And many surrendered to all but their sobs.

But the Brothers Groff, didn’t follow the rest;
They didn’t move out; they just did their best
to calculate the odds, and then take a long shot.
And, the business they began has become something hot.

They promoted the red rocks for those on a bike
And, along with those folks came others to hike.
The Fat Tire Festival is a thing to behold
And, the greenbacks it brings spread faster than gold.

The shop on the corner of a Moab side street
Has today grown into the “local elite.”
What’s been good for the Groffs has been good for the town.
The boys took the profits and spread them around.

They donate to most causes and treat their own good.
They educate their clients as more of us should
To treat our backyards with ultimate care
So, years ahead there’ll be beauty there.

Ten years have past and the town’s now well set
But, with the success let us never forget
That if the Brothers Groff had just cried in their beer,
None of us gathered tonight would be here.

Donna Brownell

Robin and Bill met Hank Barlow and Kimberly Schappert in Crested Butte (the Moab of Western Colorado mountain biking). They were just starting Mountain Bike Magazine. After riding the Slick Rock Bike Trail, Hank decided to use a photo he took of the Moab Valley from the trail for the premier issue. It was a wrap around cover, a “stunning photo”, as Bill described it, and “the beginning.”

1986 Fat Tire Poster
The poster was designed by a young local artist, Serena Supplee. for the 1986 Fat Tire Festival.

If the feature in Mountain Bike was the beginning, the Halloween party that year clinched the deal. Hank wrote it up in the magazine and said they would do it again the next year and dubbed it a festival. The first year of the Fat Tire Festival was 1986. The poster was designed by a young local artist, Serena Supplee. See poster to the left.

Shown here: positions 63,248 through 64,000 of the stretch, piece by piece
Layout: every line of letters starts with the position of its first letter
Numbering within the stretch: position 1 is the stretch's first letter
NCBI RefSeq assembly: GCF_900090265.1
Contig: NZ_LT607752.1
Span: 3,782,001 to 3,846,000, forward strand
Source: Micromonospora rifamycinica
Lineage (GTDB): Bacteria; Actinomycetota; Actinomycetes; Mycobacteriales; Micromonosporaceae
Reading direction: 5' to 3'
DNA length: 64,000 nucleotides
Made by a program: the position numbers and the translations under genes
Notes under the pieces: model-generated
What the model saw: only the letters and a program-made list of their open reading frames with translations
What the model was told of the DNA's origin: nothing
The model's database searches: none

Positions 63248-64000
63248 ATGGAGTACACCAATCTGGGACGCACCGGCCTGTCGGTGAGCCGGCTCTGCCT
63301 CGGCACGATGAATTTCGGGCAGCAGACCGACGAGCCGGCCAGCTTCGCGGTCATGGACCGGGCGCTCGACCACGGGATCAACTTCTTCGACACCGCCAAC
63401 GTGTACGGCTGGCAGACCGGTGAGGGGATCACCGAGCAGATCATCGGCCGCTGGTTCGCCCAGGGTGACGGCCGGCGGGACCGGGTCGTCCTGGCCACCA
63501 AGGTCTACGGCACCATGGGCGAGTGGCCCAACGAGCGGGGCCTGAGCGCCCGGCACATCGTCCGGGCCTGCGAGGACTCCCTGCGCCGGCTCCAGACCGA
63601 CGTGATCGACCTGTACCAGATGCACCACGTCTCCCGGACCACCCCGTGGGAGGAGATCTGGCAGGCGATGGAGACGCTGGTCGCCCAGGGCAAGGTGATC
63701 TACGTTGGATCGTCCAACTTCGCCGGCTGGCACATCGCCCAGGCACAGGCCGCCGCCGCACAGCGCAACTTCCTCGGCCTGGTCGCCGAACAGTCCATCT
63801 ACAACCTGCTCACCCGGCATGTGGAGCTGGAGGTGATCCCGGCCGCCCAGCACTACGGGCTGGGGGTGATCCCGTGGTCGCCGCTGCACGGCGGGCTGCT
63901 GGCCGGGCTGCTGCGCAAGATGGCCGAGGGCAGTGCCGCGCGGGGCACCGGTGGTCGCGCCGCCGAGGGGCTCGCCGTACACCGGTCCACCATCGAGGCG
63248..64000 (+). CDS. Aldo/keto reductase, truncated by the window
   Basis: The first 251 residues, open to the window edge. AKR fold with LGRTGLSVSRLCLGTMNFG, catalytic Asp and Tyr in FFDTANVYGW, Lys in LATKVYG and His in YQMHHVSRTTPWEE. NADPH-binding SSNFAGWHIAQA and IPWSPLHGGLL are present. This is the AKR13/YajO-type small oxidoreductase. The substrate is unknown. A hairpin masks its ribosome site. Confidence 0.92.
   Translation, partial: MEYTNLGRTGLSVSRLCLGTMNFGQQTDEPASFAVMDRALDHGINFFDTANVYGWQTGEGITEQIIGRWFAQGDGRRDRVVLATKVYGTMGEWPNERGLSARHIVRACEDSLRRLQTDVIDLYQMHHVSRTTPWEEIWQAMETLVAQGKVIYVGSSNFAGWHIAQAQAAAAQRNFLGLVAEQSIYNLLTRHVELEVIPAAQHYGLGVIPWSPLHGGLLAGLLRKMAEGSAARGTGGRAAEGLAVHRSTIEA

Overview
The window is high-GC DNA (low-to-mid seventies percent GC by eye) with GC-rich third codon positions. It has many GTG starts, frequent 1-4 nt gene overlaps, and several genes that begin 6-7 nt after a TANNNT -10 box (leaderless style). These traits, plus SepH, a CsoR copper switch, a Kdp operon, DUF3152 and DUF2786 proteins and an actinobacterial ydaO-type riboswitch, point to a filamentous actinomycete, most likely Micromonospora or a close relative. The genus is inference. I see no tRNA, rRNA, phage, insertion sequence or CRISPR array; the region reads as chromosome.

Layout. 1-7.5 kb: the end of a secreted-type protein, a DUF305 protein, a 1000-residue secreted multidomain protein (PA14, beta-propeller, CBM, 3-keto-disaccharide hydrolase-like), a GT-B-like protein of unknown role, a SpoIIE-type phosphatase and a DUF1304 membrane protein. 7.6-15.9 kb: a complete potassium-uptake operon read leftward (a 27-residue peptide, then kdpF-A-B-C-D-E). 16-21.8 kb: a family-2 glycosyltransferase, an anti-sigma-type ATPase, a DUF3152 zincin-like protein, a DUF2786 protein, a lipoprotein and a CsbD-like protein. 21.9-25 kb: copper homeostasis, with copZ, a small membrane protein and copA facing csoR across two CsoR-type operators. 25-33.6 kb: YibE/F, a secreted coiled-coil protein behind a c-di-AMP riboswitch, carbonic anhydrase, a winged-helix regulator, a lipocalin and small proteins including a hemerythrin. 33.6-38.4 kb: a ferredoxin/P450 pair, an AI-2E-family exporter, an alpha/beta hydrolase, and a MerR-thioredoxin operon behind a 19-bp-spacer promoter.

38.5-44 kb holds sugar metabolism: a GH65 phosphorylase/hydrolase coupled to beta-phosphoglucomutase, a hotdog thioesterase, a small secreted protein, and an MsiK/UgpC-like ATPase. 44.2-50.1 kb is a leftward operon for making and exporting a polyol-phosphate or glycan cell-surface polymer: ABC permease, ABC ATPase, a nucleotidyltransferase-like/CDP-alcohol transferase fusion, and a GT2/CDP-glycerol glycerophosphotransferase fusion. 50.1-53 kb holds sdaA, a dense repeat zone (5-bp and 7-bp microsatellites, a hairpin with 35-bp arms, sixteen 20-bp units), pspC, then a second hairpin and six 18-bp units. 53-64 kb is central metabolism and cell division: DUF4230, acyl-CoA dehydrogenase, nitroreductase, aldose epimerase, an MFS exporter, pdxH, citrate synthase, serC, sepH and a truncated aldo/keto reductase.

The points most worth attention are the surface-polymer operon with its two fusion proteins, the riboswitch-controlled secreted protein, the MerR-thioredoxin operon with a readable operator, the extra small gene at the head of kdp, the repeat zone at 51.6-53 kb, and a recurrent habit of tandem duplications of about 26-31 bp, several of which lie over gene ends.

The guest lists of the Festivals reads like a who’s who of the biking industry: riders Lance Armstrong (just 14 years old), Ned Overend and Sara Ballantyne; frame builders Joe Breeze, Scott Nicol, Gary Klien, Sky Yeagar, Gary Fisher, Tom Richie; plus Matt Hebberd (Wilderness Trail Bikes), the Brownings of Browning Research, Ashley Kornblat from the board of Merlin Bikes (now owner of Western Spirit Cycling Adventures), and Gary Halporidge, pioneer of titanium welding, to name some.

As business started to pick up in Moab, Robin spoke on economic development locally and on the Western Slope in Colorado. “If you can get young people here, they’ll like the area and they’ll come here to retire, but right now we don’t have the infrastructure to attract retirees. Today”, he said, “we have developed better infrastructure such as the new hospital.”

A lot has happened between the first Fat Tire Festival and today including a major fire, building expansion, establishment of Rim Supply which John ran until his death in 2002. The businesses were always a family affair. Nancy, Robin and Bill’s mother, worked the desk for years, LaVona, Bill’s wife, was and continues to be the accountant. Currently, the businesses are managed and staffed by the next generation of Groffs--Kelby, Jasper, Tessa and Jessica.

Today there are five bike shops in Moab, three major multi-day tour companies, and numerous daily tour and shuttle companies. There are also other shops specializing in equipment Rim Cyclery once provided for the community--climbing gear, outdoor gear, T-shirts and even snow shoe rentals. What the Groff’s started with creativity, a perfect range of skills in the family, and determination has grown into a healthy chunk of the economy of Moab.